Again, I’m not suggesting this was a relevant or appropriate question to ask the governor of Wisconsin. I just know how the world works. As the saying goes, I didn’t write these rules, I just abide by them. And, what I am suggesting is that, this is the NFL. When you run for president—when you leave Wisconsin and go to Paris and New York City and Washington, DC and Iowa—you invite all sorts of questions. Some of these questions will be tough, others will be silly or irrelevant or “gotcha” questions. The good politicians can answer them effectively.

I think this analysis puts the cart before the horse. Definitely, handling the media well is a skill set that candidates should have and I think it’s a fair point that we should analyze that. But at the same time we should distinguish between handling the media with respect to valid inquiries about a candidate’s record and handling the media’s pointless trolling. The former is and definitely should be relevant. The latter, by Lewis’ own admission should not be – regardless of whether it is or isn’t. So even if we agree that voters will care whether Walker thinks Obama is a Christians (I don’t), we ought to ask why. And the answer is very simple – it’s that people like Lewis on the one hand and the commenters to my Rubio post on the other hand continually get suckered into providing a media cycle for the answer at hand.

I am amazed that more people do not see this for what it is. Walker, in essence, was asked a question straight out of left field. His answer, essentially, was “I don’t know. What the hell kind of question even is that?” Now, imagine a universe in which no conservative comments on the substance of Walker’s response at all. Imagine that the unified response from the right is, essentially, “What the hell kind of question was that?” In order to make this an actual story that survives in a media cycle, the media has to a priori justify the question itself, especially given that Walker essentially did not answer it. In order for a non-answer to be relevant, the question itself must be one of powerful interest to American voters, and this one really isn’t.

On the other hand, if Walker (or Rubio) is criticized by conservatives or Republicans for their answer to a stupid and pointless question, then the critic in question immediately becomes a useful idiot in the hands of any media person who wants to prolong the story. Now, the story becomes, “Republicans criticize Scott Walker for his answer to…” or “Conservative backlash against Rubio’s response to…” which is always grist for the mill.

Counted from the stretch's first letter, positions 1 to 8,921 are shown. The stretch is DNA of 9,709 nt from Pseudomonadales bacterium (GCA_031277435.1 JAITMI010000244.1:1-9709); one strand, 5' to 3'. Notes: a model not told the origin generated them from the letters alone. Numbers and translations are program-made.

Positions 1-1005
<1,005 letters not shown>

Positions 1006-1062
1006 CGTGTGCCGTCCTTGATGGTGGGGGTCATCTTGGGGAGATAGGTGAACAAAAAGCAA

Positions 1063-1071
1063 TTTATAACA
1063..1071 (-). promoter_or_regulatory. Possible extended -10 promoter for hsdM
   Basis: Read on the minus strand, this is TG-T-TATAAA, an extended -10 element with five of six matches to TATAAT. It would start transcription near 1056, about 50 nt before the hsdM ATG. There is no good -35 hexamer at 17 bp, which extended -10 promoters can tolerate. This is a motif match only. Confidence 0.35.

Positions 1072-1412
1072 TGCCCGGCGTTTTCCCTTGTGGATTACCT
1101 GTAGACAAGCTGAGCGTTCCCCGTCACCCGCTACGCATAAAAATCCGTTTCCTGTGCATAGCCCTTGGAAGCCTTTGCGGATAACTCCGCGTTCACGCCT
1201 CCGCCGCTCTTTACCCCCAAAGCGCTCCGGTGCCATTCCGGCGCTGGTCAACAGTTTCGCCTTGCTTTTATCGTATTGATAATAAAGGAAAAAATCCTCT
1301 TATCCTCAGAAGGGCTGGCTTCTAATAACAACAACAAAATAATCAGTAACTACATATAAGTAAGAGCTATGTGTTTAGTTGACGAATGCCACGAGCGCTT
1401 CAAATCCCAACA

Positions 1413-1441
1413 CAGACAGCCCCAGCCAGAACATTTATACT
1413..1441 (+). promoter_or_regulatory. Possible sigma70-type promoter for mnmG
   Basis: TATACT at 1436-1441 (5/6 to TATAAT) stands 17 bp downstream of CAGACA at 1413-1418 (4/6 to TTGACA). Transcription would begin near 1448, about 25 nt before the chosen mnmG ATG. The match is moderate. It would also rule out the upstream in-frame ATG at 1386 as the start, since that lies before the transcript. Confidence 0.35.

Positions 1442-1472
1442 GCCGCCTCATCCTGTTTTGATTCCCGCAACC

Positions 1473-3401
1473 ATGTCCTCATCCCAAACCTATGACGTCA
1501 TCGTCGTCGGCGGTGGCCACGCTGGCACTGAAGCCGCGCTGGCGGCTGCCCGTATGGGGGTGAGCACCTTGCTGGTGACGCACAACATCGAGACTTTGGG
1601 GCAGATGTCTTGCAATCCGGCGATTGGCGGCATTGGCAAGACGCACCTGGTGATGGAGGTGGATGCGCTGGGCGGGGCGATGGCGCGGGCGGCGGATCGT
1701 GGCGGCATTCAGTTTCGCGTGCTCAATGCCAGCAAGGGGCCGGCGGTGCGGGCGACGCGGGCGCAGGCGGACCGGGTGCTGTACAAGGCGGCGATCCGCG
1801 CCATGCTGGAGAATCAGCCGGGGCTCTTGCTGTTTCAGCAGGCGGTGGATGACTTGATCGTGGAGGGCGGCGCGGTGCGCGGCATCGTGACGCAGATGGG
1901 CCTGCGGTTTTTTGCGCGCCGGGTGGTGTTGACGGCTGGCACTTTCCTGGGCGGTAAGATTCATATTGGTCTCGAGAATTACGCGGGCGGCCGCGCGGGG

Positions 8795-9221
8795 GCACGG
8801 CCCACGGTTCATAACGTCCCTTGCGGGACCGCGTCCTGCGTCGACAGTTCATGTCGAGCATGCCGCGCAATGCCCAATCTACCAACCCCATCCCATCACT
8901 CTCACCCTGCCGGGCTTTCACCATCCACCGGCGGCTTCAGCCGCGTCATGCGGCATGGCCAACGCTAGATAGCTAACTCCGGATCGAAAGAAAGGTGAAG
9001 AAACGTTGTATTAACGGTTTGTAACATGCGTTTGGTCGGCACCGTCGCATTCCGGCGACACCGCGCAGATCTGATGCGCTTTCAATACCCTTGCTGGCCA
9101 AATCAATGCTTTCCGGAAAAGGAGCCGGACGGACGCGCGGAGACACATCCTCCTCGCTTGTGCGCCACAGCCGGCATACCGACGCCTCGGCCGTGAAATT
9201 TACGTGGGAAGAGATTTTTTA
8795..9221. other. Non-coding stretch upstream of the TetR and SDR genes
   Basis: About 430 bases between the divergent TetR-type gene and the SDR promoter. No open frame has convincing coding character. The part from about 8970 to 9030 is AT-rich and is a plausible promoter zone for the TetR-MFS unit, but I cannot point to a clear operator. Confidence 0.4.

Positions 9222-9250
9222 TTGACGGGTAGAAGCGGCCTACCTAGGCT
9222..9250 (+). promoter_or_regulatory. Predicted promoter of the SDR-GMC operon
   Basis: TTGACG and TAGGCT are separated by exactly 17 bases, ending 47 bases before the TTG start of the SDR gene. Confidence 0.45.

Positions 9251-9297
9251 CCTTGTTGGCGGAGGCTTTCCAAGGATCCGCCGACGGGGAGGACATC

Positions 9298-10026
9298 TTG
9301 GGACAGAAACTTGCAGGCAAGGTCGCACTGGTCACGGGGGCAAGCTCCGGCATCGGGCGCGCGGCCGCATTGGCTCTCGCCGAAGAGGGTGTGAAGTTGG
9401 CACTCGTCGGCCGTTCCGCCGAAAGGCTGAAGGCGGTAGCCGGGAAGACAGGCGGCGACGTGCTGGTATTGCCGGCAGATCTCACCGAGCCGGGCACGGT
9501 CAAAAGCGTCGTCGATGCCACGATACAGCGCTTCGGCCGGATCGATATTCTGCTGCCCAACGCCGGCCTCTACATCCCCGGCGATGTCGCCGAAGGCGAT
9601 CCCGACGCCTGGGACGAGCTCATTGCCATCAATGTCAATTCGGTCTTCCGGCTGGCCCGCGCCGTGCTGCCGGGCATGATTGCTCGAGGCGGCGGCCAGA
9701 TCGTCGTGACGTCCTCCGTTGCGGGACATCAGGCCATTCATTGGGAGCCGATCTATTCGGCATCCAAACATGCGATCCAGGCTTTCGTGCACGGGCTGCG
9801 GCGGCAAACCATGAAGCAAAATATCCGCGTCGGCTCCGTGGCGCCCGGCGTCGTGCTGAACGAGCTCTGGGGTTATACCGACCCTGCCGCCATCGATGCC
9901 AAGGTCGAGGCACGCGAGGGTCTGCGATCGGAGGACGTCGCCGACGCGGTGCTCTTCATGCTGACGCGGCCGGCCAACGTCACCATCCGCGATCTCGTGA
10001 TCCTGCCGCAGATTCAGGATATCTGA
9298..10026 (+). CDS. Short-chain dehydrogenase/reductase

The end result of this entire charade is that it helps to feed the image that the Republican party is more full of nuts than the Democrat party. Because see? Even the Republicans say so. Meanwhile half their side consists of 9/11 truthers and people who think parents should be able to kill their babies up until the point that they actually take them home from the hospital and no one even knows it because Democrats do not play this game with their own side.

Back in 2008, John Edwards was asked a question at a rally by a 9/11 truther about whether he thought the government had foreknowledge of the 9/11 attacks. Edwards’ response was to take out a notepad and nod thoughtfully and write down the alleged “evidence” the lunatic in question presented during the course of the long, rambling, Loose Change-inspired question and at the end he said, “I don’t know, you’ve brought up some interesting points and I’m going to look into that.” Surely, many of the saner Democrat operatives were embarrassed by how Edwards handled that interaction but none of them – even loyalists of Barack Obama and Hillary Clinton – pounced on him for it. They refused to play wedge politics with their own base and give ammunition to the other side and so they kept mum about the whole thing.

In other words, they refused to play useful idiot. Oh, that we could eventually learn the same lesson.